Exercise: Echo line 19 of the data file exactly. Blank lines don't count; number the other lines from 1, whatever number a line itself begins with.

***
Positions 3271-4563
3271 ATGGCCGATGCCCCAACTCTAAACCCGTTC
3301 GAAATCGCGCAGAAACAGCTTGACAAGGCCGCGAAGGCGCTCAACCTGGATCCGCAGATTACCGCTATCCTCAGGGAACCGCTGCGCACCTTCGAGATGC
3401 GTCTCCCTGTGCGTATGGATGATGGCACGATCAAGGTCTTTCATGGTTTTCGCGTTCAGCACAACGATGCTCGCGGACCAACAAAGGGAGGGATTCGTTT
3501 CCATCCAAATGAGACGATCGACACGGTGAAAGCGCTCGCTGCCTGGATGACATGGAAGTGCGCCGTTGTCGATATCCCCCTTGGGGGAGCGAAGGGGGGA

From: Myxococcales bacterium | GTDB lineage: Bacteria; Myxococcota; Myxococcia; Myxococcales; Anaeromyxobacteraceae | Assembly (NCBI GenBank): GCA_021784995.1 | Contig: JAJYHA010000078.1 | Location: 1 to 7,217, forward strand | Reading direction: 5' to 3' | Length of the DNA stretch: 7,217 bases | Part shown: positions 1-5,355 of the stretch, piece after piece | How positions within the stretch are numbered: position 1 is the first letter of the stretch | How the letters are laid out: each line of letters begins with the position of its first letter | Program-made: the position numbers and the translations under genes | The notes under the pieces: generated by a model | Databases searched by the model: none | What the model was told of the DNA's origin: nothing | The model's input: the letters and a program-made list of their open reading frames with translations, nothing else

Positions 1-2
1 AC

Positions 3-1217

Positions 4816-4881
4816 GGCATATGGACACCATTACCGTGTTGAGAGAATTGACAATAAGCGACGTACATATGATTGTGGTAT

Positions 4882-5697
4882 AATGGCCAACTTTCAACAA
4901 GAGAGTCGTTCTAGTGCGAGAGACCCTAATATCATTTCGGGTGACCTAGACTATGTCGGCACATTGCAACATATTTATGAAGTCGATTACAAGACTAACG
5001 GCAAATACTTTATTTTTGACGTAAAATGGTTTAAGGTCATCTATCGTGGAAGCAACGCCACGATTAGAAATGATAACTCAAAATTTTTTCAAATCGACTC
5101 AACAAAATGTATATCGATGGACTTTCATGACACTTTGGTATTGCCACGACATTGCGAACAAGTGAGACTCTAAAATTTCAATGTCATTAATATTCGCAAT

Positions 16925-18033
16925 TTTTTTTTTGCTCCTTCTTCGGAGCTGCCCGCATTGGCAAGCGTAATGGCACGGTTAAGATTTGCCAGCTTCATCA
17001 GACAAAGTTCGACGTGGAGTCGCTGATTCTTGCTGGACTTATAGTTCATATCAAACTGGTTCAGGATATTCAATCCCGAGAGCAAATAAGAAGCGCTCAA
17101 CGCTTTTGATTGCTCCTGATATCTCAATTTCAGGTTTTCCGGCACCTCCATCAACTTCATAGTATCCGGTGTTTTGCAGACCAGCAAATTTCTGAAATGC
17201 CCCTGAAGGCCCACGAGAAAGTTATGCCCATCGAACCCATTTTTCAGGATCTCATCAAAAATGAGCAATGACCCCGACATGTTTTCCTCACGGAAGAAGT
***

17001 GACAAAGTTCGACGTGGAGTCGCTGATTCTTGCTGGACTTATAGTTCATATCAAACTGGTTCAGGATATTCAATCCCGAGAGCAAATAAGAAGCGCTCAA